Read Clint Decker’s December HOPE FOR TODAY column post here or on the column site.
On the eve of history’s first Christmas, the Jewish people were filled with centuries of hope, rooted in the prophecies of their religious writings. Hope that one day a King would rise up from among them to deliver their people from the occupation of the Romans. All the non-Jewish people in the world did not have such a hope. If they faced a similar oppressive government, all they had to rest on was their own efforts at forging change. In a sense, for all the world, it was truly the dark ages. Outside of an inward hope or personal heroism, how would the darkness of the nations be turned to light?
In approximately 4 B.C. a divine earthquake caused a split right down the middle of human history – the birth of Jesus Christ. It was like the rising of the sun that meant a new day, a new era for mankind.
The Jewish prophet Isaiah, 700 years earlier, foretold about the coming of a Messiah who would become the hope of all nations. Isaiah wrote, “For to us a child is born, to us a son is given; and the government shall be upon his shoulder, and his name shall be called Wonderful Counselor, Mighty God, Everlasting Father, Prince of Peace. Of the increase of his government and of peace there will be no end” (Isaiah 9:6-7).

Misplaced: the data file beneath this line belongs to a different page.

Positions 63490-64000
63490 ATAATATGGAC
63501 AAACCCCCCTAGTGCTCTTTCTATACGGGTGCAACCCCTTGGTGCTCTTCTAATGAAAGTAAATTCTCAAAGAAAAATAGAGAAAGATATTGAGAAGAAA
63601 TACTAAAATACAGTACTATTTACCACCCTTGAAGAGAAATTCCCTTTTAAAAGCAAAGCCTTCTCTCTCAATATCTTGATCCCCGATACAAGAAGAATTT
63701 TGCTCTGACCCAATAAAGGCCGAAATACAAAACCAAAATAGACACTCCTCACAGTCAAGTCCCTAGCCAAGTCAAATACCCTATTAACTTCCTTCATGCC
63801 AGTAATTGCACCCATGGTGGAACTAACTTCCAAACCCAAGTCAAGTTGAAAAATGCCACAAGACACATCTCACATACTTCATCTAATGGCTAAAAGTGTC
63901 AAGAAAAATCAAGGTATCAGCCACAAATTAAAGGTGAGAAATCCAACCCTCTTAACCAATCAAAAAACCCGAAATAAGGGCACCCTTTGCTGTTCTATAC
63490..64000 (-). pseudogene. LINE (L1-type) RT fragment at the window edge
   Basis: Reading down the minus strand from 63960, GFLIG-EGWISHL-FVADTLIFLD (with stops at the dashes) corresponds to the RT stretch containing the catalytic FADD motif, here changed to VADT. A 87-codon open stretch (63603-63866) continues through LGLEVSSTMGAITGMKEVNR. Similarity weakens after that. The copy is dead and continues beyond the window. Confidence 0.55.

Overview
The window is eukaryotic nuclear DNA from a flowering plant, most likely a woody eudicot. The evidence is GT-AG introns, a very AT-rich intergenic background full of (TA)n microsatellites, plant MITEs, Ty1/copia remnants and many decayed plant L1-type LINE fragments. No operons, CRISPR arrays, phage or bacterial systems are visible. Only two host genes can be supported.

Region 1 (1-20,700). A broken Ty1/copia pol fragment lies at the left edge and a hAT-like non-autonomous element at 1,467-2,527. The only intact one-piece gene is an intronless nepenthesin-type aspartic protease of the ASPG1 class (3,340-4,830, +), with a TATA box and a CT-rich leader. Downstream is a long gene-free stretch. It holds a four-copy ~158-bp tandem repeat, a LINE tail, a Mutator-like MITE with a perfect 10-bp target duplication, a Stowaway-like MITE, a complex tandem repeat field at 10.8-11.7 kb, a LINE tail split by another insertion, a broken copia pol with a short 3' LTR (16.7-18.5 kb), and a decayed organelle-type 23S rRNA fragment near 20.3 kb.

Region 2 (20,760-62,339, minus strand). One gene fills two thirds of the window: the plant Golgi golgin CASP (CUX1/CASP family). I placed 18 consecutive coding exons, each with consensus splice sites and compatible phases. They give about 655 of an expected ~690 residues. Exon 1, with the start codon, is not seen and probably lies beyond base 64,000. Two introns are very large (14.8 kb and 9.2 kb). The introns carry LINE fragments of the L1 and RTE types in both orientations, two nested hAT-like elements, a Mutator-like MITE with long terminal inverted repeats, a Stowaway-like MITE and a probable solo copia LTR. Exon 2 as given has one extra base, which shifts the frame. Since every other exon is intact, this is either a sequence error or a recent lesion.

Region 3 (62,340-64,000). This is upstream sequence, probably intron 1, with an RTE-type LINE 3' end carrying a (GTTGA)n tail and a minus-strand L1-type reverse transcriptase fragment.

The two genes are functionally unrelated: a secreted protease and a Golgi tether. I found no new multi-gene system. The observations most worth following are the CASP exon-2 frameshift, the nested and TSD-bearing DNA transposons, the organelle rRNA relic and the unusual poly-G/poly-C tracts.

As Jesus grew up and settled into His heaven-sent role, the public responded and a movement was built around Him that evolved into a revolution of sorts. However, His followers became disillusioned at His messaging. He was not becoming the national Savior they envisioned.
He told the crowds His purpose was to “seek and save the lost”. He said if they wanted to follow Him they must “deny themselves”, meaning give up pursuing their agenda and take up God’s. All this was much different then what they expected.
Jesus’ focus was the hearts and souls of mankind. He purposed to deliver them from the bondage of sin and lead them to spiritual freedom. He came to govern the lives of precious souls, not a nation.
Still today, the world is looking to political leaders and government for societal change. And if that does not satisfy they escape into entertainment, addiction or self-determination. The lesson of Christmas teaches us that real and lasting hope is found in one place, Jesus. He brings us spiritual freedom, where we no longer have to be a slave to our sin. This kind of freedom the world longs for and it can only be found in the Christ child.